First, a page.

The election last week left the leaders of the House and the Senate effectively the most powerful Republicans in the state. Their party lost all the statewide races except the Lieutenant Governor’s Office, but gained enough seats in the House that in both chambers the GOP could overturn a governor’s veto without a single Democrat vote.
House Speaker Tim Jones (R-Eureka) considers what his party must do it if wants to succeed in future elections. He says first, it must look closely at where it did and didn’t fare well in the 2012 cycle.
“I don’t think either party can say they’ve got control everywhere or their agenda is everywhere. The nation is truly a 50/50 nation and whoever has the best message on the margins is where they pick up. That being said, Republicans need to look at the places where they’ve had success and they need to incorporate that into a national message.”
Jones says when one looks at the election on a county-by-county basis, much of the nation broke down as it did in Missouri.
“There’s a supermajority swath of Republican voters throughout the middle … and most of the state, actually … and then you have in the inner urban core is where your blue areas are, and it’s very similar to the country as a whole.”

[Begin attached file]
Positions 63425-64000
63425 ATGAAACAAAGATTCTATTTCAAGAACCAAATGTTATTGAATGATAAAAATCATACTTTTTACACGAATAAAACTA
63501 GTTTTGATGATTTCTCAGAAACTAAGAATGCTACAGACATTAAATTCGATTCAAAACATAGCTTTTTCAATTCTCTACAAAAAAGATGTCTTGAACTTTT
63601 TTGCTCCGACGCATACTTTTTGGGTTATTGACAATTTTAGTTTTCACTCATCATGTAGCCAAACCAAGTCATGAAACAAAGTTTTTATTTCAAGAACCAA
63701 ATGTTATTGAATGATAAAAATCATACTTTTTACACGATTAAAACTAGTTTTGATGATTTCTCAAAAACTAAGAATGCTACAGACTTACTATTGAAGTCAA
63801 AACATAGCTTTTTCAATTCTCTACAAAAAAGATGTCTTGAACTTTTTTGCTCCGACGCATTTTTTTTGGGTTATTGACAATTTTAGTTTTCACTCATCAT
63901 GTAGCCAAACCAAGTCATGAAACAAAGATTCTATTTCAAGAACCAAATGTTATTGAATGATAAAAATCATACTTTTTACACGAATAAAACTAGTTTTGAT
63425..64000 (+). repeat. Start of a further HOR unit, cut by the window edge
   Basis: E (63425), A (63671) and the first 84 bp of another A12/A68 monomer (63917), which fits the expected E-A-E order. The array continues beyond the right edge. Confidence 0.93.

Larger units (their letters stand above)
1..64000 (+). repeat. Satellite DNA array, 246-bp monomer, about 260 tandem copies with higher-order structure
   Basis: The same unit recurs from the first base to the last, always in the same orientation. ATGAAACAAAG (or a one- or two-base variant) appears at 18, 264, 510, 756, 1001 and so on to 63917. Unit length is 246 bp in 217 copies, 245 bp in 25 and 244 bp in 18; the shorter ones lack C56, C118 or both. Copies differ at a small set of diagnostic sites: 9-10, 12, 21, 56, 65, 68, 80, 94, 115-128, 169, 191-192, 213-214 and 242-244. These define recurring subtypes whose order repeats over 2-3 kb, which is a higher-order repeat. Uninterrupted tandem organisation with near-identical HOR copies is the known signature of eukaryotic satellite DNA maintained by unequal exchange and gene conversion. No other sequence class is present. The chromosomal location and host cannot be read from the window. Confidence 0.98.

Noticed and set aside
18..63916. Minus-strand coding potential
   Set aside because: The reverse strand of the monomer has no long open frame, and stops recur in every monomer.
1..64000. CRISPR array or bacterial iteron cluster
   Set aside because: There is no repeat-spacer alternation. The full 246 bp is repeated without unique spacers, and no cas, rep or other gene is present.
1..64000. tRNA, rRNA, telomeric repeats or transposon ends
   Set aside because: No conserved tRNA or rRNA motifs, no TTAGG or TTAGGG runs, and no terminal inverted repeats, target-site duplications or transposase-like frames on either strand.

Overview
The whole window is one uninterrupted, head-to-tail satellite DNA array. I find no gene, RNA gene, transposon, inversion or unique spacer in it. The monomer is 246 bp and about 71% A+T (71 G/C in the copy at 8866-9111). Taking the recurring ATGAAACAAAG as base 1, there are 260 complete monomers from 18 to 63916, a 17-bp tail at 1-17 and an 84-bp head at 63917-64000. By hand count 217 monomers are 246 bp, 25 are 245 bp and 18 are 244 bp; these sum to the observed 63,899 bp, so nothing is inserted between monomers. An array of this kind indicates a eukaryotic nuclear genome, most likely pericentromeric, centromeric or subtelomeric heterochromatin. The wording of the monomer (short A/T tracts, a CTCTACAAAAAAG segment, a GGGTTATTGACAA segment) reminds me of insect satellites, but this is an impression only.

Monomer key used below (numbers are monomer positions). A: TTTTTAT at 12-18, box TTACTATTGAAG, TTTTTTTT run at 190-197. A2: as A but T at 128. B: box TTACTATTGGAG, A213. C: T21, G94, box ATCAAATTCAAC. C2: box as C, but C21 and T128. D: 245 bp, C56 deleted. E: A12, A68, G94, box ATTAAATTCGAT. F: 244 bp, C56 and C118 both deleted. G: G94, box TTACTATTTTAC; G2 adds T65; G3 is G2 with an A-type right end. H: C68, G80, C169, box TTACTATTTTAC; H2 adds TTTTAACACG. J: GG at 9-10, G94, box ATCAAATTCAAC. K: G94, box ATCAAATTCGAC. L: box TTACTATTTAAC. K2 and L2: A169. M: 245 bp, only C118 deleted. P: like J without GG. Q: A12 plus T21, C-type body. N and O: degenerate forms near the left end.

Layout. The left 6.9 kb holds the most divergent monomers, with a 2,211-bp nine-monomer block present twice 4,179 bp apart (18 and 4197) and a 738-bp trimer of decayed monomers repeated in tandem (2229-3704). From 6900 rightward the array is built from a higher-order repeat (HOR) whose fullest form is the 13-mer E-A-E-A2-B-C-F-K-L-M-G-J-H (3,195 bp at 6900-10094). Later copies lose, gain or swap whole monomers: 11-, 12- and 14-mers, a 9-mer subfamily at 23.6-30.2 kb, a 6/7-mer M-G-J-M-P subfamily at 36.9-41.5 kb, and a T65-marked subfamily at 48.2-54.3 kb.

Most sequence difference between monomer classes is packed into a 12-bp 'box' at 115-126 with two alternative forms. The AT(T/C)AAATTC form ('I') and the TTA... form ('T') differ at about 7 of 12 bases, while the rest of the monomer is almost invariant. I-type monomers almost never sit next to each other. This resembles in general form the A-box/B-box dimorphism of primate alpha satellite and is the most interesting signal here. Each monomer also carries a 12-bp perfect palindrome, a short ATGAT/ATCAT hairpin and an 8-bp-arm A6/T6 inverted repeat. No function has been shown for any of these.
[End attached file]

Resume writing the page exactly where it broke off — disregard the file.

He points out, more races at the state government level went to the GOP.
“Republicans … have a majority of the governorships … in addition, more state legislatures than ever before are Republican. So it’s interesting to note that in the elections that are closest to the people: the legislatures, the governors, Republicans have the edge.”
Jones says the impact of Todd Akin on the Missouri electorate in the recently completed election cycle can not be understated.
“We saw it in our polling … Missouri went overwhelmingly for Governor Romney, but then you saw a 10 point positive … over a 10 point positive for Governor Romney and then in many areas you saw a 10 point or more negative for Todd Akin. That is a 20 point plus swing. That is dramatic